There was just one piece missing from the jigsaw of the new college of European Commissioners following the resignation of the Slovenian candidate yesterday evening.
With a preferred deadline of November 1 for the full team to take office following a European Parliament vote on October 22, there was huge pressure on the Slovenian prime minister to name a replacement.
Incoming EC president Jean Claude Juncker wants the country to put forward another woman so he can have the minimum nine in his college of 27.
The grand coalition of the European Parliament’s two biggest parties, the Socialists and the centre-right EPP, proposed a Socialist Slovene member of the parliament, Tanja Fajon.
However, Slovene premier Miro Cerar, who is also centre-left, said he would not be rushed, despite reports that he had received phone calls from both German chancellor Angela Merkel and French president François Hollande.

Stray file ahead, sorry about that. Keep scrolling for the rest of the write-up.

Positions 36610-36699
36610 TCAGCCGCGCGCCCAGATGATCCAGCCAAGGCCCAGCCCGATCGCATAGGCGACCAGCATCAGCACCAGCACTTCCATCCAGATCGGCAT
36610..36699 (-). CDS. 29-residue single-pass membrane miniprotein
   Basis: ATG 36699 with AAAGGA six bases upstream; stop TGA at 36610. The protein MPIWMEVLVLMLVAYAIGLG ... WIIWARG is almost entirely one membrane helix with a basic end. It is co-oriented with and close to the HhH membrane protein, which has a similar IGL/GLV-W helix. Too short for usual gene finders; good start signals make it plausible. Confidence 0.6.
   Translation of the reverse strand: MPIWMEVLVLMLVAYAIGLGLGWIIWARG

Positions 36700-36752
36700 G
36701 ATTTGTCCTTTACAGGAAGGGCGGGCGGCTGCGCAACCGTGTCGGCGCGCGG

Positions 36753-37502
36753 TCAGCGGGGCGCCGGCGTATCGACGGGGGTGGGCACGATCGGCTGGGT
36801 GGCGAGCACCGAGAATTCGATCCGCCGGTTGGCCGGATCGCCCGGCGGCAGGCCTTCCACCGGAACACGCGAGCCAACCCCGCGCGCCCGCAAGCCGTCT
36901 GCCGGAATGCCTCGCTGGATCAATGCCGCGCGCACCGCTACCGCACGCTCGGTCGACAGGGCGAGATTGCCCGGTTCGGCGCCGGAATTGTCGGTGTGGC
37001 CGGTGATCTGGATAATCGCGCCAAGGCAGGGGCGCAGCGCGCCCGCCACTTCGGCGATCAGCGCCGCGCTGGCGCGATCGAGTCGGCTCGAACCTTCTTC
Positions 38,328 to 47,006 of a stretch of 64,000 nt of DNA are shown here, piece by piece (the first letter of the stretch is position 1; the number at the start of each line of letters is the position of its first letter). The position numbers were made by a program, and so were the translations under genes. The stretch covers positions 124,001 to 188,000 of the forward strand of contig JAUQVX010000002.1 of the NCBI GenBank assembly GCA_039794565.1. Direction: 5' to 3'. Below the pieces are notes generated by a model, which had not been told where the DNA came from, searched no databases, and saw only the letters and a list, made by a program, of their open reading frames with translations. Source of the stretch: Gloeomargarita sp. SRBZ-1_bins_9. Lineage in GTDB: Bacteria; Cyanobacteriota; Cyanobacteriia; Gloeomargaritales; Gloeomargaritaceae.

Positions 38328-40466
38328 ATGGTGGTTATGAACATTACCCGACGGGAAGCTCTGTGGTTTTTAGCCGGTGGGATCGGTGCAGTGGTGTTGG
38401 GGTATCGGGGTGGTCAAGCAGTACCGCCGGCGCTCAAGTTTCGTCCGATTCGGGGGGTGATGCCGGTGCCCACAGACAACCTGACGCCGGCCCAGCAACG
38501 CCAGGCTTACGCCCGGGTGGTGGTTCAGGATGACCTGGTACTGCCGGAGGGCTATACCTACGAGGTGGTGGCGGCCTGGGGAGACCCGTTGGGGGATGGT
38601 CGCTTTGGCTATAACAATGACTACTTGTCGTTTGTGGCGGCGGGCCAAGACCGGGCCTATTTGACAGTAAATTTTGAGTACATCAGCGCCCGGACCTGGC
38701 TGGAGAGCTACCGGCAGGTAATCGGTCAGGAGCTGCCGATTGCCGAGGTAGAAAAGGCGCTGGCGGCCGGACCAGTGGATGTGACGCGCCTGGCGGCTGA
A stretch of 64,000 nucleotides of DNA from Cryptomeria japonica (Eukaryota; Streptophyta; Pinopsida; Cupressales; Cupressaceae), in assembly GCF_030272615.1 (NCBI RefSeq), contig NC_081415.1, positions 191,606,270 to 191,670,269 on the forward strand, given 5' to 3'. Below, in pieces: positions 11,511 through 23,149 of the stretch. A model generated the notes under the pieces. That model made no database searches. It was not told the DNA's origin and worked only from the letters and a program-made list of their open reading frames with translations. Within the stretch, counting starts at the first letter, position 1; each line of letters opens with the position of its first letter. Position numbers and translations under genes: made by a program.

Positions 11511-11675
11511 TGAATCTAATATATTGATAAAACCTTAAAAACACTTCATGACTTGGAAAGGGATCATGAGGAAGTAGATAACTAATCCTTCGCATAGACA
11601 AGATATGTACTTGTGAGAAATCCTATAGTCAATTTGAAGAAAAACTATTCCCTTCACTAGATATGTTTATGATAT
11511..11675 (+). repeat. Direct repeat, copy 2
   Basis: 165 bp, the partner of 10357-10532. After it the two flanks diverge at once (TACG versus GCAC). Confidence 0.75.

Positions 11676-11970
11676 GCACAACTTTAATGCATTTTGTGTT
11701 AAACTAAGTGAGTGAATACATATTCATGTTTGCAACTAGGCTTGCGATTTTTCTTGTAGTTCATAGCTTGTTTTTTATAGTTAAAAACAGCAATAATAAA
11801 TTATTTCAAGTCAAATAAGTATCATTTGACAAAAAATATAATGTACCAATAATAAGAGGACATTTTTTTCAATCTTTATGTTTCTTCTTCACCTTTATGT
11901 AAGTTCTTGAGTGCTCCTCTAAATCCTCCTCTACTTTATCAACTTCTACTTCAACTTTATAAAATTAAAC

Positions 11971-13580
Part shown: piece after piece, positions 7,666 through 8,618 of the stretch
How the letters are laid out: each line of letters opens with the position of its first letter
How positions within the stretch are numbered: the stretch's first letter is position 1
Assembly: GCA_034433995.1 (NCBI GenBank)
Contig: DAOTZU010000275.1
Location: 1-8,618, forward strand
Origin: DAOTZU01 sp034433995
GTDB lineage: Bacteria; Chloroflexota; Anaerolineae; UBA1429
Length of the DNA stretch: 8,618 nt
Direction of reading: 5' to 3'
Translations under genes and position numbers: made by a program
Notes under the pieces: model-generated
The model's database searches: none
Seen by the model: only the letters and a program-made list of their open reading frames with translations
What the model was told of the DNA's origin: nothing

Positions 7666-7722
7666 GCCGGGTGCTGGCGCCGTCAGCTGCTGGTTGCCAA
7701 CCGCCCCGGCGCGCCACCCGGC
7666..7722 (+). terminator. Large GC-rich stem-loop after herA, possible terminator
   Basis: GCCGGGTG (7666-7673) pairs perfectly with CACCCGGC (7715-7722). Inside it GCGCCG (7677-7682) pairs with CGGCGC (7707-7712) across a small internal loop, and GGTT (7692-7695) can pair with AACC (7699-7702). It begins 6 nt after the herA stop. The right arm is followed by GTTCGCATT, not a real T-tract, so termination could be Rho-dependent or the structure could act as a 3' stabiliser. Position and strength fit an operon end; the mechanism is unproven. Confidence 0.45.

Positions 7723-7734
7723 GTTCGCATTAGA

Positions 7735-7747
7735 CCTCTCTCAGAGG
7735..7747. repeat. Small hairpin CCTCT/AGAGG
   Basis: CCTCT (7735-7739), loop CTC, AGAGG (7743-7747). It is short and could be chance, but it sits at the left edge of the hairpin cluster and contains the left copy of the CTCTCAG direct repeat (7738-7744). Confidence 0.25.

Alenka Bratusek, former Slovene prime minister and a member of the liberal ALDE group, nominated herself after her government lost a general election and while she held a caretaker role.
She was allocated the senior role of vice-president for energy. However, after a disastrous hearing, when she appeared to know little of the brief and less of the way the EU works, she was rejected by 113 votes to 12.
Whether a new nominee from Ljubljana will get the same portfolio and senior position as a former prime minister is unclear but whoever it is will have a hearing before MEPs, and will need to learn about the brief very quickly.
Mr Juncker has proposed shifting some of the areas in which Commissioners designate portfolios to address the concerns of parliament, which has the power to accept or reject his college in its entirely, but cannot reject individual commissioners.
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